Stress And Its Management

Stress And Its Management

Stress can be defined as​ the​ non-specific response of​ the​ body to​ any demands made upon it. in​ other words is​ the​ interaction between the​ coping skills of​ the​ individual and its environment. When talking about stress,​ the​ first question that comes to​ my mind is,​ what causes stress? Well,​ there are 2 factors that cause stress. at​ first,​ is​ a​ stressor,​ and second is​ what we call the​ stress-reactivity. a​ stressor is​ any stimulus which has the​ potential of​ trigging flight or​ fight response. Stressors are those,​ for which our body is​ evolutionary trained,​ when there was a​ threat to​ our safety,​ consider the​ example,​ the​ cavemen who saw a​ lion looking for its next meal,​ had to​ react quickly. Cavemen,​ who were not strong enough or​ fast enough,​ didn't have to​ worry about their next threat. They become meal for the​ lion,​ so the​ flight or​ fight response was necessary,​ and its rapidity was vital for survival.

Modern day men and women also react to​ stressors with the​ same response,​ for example,​ when you​ step off a​ curb,​ not noticing a​ car coming down the​ street,​ you​ hear the​ car's horn,​ you​ quickly jump back on​ the​ curb. Your heart beats faster,​ breathing changes,​ you​ perspire. These are all manifestations of​ your response to​ the​ stressor,​ which is​ the​ threat of​ being hit by the​ car. We encounter different types of​ stressors. There are environmental stressors like heat,​ cold,​ toxins. Some psychological stressors like threat to​ self-esteem,​ depression. And other sociological stressors like death of​ a​ loved one,​ unemployment and then there are other philosophical stressors like use of​ time and purpose of​ life. We encounter stressors everyday and in​ every walk of​ life.

The flight or​ fight response to​ a​ stressor is​ termed as​ stress reactivity. it​ includes increase in​ muscle tension,​ heart rate,​ elevated blood pressure,​ less saliva in​ mouth,​ etc. these reactions prepare us for swift response. When we buildup stress products and do not use them,​ this stress reaction becomes unhealthy.

Some stress is​ natural and necessary part of​ life. it​ is​ inevitable and also desirable. at​ low level of​ stress arousal you​ are not motivated to​ try very hard so you​ don't perform well. at​ another extreme,​ too high level of​ stress arousal disrupts your performance on​ all your tasks. Hans Selye (a researcher in​ stress) summarized stress reactivity as​ a​ three stage process termed as​ General Adaptation Syndrome (GAS).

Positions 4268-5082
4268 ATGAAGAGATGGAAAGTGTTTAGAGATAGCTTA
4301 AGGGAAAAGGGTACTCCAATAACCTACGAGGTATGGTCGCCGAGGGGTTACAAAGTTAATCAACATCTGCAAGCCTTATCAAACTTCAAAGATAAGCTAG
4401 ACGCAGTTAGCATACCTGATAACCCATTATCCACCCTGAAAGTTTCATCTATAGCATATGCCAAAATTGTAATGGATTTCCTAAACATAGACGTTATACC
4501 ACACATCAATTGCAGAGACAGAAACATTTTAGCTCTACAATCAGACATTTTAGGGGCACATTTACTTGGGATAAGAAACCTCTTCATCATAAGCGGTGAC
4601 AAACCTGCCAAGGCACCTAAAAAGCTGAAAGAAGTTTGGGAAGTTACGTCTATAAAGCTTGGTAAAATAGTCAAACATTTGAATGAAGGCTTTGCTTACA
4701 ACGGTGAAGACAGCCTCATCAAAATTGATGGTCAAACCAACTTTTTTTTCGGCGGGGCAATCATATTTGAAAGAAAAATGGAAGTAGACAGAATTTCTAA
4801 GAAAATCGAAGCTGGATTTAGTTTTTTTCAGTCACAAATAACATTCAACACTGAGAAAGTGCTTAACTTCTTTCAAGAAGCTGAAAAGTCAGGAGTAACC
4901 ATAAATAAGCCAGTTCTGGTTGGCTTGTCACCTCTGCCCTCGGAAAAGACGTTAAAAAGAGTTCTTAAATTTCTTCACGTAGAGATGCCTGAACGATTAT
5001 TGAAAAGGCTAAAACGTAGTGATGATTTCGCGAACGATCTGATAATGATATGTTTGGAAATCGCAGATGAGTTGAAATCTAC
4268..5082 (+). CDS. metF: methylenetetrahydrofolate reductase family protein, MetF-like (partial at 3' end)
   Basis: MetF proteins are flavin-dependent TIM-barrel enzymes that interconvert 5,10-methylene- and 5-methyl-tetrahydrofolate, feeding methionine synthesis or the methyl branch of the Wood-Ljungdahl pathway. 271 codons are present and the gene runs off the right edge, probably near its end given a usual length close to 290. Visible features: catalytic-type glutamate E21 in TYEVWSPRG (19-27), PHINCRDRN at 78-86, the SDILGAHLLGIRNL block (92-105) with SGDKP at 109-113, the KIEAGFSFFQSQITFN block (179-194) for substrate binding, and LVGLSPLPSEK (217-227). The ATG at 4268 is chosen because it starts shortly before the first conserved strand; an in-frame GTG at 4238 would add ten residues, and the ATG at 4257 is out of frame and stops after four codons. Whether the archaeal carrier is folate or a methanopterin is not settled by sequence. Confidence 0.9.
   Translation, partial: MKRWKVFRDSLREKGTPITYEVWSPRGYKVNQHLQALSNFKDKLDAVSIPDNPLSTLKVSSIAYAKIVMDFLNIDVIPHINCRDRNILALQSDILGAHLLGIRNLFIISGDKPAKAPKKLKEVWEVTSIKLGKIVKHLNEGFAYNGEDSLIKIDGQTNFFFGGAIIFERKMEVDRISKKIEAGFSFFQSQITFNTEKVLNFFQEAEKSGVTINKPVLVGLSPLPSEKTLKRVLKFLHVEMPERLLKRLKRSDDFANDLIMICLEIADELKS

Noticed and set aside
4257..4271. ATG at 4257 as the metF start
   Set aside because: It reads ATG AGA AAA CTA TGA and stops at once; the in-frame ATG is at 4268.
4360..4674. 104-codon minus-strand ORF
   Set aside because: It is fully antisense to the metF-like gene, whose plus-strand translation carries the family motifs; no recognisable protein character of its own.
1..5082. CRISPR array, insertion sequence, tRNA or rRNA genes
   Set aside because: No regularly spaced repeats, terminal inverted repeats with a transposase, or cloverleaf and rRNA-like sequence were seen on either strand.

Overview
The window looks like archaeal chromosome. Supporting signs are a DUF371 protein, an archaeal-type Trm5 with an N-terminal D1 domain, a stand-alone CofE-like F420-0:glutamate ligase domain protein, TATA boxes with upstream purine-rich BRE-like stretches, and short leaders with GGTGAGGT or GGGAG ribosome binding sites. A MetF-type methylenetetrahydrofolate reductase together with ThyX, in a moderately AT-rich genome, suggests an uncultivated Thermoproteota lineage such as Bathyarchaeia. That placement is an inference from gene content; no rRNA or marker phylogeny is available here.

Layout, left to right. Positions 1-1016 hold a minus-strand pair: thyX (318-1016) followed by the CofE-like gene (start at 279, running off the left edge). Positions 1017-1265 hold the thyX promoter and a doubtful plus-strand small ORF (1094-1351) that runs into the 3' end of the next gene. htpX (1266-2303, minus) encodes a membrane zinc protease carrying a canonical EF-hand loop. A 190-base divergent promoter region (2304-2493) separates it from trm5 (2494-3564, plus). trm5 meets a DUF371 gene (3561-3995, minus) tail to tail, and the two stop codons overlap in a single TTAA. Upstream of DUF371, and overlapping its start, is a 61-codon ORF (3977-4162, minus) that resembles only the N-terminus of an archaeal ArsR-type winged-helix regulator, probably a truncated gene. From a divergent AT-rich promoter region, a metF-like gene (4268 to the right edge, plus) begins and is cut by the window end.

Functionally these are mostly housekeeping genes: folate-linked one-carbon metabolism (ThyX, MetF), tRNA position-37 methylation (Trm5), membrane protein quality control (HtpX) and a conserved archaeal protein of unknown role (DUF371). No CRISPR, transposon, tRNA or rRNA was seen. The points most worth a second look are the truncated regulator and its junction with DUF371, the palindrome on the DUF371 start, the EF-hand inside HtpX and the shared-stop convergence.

Phase 1: alarm reaction- the​ body shows the​ changes characteristic of​ the​ first exposure to​ the​ stressor. a​ burst of​ energy is​ made available to​ you.
Phase 2: stage of​ resistance- resistance ensues if​ continued exposure to​ the​ stressor is​ compatible with the​ adaptation. the​ bodily signs of​ alarm reaction have virtually disappeared,​ and resistance rises above normal.
Phase 3: stage of​ exhaustion- following long continued exposure to​ the​ same stressor,​ the​ adaptation energy is​ exhausted. the​ similar symptoms of​ alarm reaction reappear,​ but now they are irreversible and this could be fatal.

Stress has many effects on​ our health. if​ not given proper attention could lead to​ hypertension,​ stroke,​ ulcers,​ migraine headaches,​ coronary heart disease,​ tension headaches,​ asthma,​ hay fever to​ name a​ few. Have you​ ever noticed that some people are more prone to​ stress than other. Some people tend to​ react to​ stressors with an​ all-out physiological reaction that takes a​ toll on​ their health. We call these people as​ hot reactors if​ you​ notice people who get angry easily,​ are often anxious or​ depressed,​ urinate frequently,​ experience constipation or​ diarrhea more than usual,​ experience vomiting or​ nausea,​ there is​ a​ good chance they are hot reactors. People who are perfectionist,​ obsessive compulsive,​ etc. are more prone to​ stress.
The management of​ the​ five components of​ stress in​ the​ way to​ reduce stress:
1) Changing stressors: Identify the​ regular or​ predictable stressors in​ your life. Commonly they are job,​ relationships,​ and unreasonable demands. you​ can change the​ stressor,​ quit it,​ improve it,​ or​ tolerate it.
2) Changing your physiological responses: Life style modifications,​ healthy diet,​ relaxation,​ exercise.
3) Changing behavior: an​ important part of​ managing stress effectively involves changing your behavior so as​ to​ replace old,​ stress increasing and self defeating behaviors with more successful behaviors.
4) Changing your perception: Interpretation of​ your situation as​ a​ threat makes it​ a​ stressor for you. Your expectation whether or​ not you​ will be able to​ cope with it​ influences your level of​ stress and your expectations of​ your not coping also influences your levels of​ stress.
5) Changing your feelings: How you​ think is​ how you​ feel. Learn to​ handle your bad feelings. Denying your feelings and pretending they don't exist will only make things worse.

These are just a​ few suggestions understand and start working on​ the​ stressors you​ feel in​ your life. Rare is​ a​ person who doesn't experience any stress. the​ first step is​ to​ be aware. Observe and introspect to​ identity the​ stressors in​ your life. as​ a​ starting point think of​ all the​ stressors in​ your life and the​ level of​ stress they bring to​ you.

Stress And Its Management

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